dorm for us to live there and we registered in the office of the Jewish organization, papers were hanging
saying "My name is so and so. Do you know my father, my mother or my sister?" My mother and I were
the only survivors of my mother's family. Her parents, her four brothers, four sisters, their wives and
husbands, and all my little cousins did not survive. My father was one of eight brothers. All the brothers
except one who escaped to Russia when the war started were murdered together with their wives and their
The building where I lived before the war that had a hundred Jewish families, my mother and I were the only ones left. The class I went to had about six Jewish children, two of us survived. So Poland was a huge graveyard, and we did not want to stay there. So we went to Austria. Some people went to Germany. We lived in displaced persons camps and were taken care of by different Jewish organizations and other religious organizations and waited until we could emigrate and start a new life. There was no way that we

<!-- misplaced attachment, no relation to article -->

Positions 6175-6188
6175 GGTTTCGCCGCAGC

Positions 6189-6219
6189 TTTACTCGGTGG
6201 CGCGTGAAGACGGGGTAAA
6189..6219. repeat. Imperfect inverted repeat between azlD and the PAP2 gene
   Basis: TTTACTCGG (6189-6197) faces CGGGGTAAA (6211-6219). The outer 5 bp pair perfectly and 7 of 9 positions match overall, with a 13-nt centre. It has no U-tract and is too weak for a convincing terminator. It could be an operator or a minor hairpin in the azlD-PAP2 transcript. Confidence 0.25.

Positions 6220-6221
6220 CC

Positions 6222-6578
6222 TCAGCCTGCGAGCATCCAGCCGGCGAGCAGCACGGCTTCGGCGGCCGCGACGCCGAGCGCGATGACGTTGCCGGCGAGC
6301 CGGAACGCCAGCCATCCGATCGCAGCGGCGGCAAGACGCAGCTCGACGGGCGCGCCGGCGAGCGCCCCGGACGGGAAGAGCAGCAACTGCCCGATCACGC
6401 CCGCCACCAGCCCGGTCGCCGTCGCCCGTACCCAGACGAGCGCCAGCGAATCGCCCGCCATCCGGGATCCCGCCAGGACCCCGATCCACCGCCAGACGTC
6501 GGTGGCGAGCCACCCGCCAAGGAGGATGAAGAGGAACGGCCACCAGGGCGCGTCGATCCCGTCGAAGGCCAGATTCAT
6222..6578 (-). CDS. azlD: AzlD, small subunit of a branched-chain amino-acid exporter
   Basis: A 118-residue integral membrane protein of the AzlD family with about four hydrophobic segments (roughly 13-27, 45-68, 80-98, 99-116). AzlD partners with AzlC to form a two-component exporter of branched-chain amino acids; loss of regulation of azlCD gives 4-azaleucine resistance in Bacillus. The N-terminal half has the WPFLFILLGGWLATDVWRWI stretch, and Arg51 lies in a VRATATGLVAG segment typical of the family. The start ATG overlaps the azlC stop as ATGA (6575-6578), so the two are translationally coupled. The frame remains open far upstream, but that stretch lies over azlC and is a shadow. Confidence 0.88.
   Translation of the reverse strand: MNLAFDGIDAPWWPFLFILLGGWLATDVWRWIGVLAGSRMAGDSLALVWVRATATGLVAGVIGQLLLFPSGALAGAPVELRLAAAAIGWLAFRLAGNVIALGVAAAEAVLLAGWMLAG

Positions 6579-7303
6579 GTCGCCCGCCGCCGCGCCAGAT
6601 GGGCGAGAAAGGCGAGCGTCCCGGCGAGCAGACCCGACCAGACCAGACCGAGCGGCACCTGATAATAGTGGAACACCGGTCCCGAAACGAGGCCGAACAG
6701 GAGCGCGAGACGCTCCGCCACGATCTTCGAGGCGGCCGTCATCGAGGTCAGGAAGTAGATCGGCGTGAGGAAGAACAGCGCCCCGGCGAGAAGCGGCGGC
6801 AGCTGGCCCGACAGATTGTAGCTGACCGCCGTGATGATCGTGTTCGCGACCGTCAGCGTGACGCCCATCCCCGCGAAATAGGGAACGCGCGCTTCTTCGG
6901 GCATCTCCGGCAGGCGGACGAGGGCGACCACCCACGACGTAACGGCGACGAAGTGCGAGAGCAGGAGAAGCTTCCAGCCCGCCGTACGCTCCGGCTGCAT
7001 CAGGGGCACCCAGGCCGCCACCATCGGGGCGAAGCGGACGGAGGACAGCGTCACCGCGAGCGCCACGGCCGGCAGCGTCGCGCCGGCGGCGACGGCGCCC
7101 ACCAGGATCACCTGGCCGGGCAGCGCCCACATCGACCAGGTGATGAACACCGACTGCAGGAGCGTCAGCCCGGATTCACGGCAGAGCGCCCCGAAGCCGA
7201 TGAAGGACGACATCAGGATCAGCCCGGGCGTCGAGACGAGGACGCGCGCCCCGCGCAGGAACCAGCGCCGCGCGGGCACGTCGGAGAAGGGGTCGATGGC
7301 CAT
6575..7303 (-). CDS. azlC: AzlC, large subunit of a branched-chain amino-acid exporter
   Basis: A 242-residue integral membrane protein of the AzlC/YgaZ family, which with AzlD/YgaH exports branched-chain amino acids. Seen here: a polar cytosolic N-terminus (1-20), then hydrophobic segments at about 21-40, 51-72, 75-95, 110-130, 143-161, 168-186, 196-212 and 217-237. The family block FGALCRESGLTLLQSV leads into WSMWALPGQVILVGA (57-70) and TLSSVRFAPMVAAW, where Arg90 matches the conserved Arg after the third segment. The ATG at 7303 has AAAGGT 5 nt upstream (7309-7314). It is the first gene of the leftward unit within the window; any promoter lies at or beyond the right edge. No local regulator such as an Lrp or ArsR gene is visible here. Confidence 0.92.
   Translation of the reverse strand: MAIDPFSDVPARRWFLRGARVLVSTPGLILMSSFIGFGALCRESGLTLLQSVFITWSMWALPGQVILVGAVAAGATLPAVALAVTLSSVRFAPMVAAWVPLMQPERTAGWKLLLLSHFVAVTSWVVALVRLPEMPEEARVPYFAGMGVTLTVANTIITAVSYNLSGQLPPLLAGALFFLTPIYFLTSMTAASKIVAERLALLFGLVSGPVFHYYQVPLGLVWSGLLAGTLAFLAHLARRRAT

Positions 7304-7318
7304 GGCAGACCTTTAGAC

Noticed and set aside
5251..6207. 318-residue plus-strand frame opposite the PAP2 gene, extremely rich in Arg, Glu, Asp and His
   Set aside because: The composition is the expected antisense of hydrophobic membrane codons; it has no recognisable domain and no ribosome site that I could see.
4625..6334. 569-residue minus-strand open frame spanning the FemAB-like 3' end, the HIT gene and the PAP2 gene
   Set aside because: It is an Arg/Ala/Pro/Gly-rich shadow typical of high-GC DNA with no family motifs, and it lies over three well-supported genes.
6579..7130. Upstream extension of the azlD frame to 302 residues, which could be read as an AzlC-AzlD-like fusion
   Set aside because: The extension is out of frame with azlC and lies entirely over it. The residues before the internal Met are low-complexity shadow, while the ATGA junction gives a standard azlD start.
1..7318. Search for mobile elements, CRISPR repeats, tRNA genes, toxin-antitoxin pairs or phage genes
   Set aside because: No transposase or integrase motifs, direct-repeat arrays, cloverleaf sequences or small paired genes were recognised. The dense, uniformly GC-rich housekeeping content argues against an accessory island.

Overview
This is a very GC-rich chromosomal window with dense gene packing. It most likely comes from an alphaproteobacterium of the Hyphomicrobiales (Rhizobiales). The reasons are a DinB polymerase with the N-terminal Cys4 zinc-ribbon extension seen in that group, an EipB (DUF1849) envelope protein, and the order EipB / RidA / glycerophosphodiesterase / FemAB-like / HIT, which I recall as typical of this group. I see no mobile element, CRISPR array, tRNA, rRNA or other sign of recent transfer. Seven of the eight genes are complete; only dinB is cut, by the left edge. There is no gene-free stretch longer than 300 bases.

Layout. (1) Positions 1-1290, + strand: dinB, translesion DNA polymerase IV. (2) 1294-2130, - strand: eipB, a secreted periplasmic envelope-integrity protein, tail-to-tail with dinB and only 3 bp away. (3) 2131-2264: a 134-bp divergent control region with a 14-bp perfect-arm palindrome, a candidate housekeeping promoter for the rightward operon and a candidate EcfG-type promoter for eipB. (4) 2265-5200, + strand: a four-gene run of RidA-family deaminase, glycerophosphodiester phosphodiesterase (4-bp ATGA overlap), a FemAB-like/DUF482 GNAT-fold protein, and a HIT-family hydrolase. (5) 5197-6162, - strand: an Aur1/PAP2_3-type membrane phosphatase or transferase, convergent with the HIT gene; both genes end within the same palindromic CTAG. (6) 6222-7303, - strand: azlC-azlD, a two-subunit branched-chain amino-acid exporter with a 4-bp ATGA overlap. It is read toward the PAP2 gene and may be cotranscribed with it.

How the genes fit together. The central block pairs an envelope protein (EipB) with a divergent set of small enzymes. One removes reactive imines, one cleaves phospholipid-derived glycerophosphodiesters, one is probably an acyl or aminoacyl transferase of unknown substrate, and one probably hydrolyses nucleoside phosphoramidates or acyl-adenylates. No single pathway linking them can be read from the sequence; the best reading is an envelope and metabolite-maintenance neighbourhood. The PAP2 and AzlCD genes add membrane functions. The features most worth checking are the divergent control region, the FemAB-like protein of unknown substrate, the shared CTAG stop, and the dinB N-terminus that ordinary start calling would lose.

could start a life in Poland. It was just too much blood and too many ashes for us.
Response to questions:
How did I start life? When we came out of the concentration camps, we were so broken in body and spirit and most of us were orphans. I was lucky I had my mother. There was nothing else for us to do but start life, so we just took one step at a time. I went to school. When the war started, I was about to go into 5th grade. I did not go to a regular school, but four of us had tutors come to the house and we studied from morning to night. We really worked hard so that by the time I was able to emigrate in 1948, 1 had finished
junior college. It was very hard because we had nothing.